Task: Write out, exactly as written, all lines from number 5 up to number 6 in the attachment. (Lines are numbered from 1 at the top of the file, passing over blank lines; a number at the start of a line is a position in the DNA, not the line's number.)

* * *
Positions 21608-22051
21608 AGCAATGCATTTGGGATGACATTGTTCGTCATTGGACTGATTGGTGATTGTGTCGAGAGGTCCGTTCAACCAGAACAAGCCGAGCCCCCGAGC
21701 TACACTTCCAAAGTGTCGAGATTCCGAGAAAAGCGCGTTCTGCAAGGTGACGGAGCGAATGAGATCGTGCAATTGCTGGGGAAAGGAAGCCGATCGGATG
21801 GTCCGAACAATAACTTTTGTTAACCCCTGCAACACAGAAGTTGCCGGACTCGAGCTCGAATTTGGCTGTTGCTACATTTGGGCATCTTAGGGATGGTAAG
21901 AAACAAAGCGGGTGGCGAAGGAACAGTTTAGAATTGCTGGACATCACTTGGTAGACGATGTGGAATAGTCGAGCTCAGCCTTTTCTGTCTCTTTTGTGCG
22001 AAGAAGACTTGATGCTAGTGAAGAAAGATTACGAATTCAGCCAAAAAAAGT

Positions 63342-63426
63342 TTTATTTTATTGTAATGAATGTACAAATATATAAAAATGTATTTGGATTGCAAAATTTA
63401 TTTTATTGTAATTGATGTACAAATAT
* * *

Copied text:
21901 AAACAAAGCGGGTGGCGAAGGAACAGTTTAGAATTGCTGGACATCACTTGGTAGACGATGTGGAATAGTCGAGCTCAGCCTTTTCTGTCTCTTTTGTGCG
22001 AAGAAGACTTGATGCTAGTGAAGAAAGATTACGAATTCAGCCAAAAAAAGT